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in school we have been assigned a homework in which we are suppose to print an ascii art into a terminal window. A input is data in format [x_coordinate, y_coordinate, char_ascii_value] (there is no data for coordinates where shouldn't be print any character). I don't have any trouble actually doing it but I guess I am simply too lazy to go into for cycle and print an empty space every time there is no data for character, then go to another line in terminal and do the same, etc.

So I was thinking that, there must be an easier way! Since we are allowed to work only with commands which are in POSIX, is there any command that allows you to move cursor to specific position in terminal?

I ran into the command named tput and tput cup does exactly what I need but I am not quite sure if tput cup is in POSIX.

P.S. Please don't take this like some kind of cheating. I am just trying to find a way to make my life easier instead of brainless writing code.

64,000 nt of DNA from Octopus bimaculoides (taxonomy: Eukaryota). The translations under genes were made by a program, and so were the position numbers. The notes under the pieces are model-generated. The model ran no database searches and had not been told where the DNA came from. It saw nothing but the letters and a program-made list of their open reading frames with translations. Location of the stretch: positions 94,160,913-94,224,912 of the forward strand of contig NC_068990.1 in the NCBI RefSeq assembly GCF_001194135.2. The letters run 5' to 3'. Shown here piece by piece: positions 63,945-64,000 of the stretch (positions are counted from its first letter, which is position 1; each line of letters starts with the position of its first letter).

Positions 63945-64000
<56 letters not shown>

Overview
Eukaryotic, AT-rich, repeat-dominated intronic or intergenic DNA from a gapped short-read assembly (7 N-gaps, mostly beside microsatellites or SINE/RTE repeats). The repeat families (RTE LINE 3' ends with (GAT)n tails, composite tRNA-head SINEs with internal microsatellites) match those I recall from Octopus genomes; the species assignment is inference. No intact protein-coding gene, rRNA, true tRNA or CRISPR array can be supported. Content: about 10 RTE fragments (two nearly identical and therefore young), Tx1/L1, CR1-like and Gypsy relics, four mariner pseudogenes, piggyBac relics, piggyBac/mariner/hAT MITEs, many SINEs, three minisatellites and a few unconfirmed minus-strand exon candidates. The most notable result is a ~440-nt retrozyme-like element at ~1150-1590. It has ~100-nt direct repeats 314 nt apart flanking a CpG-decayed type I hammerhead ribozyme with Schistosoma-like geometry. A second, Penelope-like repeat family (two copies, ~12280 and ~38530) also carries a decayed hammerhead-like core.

• 1
    POSIX doesn't handle that. But there is a standards committee that does - that's ANSI. And yeah, anything that can write to stdout can do it. tput is POSIX, but it might just be the least standardized of their listed tools. Basically you can do: printf \\33\[ ?[ABCD], where ? is a number for how many cursor positions you want to move - A goes up, B down, C right, D left. And use \\337 or \\338 for saving/restoring current cursor state respectively. – mikeserv Jun 17 '15 at 17:23
  • The arguments to tput allowed by POSIX don't include anything that does absolute or relative cursor motion. I think you'll need to write C code, using the curses or terminfo libraries, if you want to do that. – Mark Plotnick Jun 17 '15 at 17:26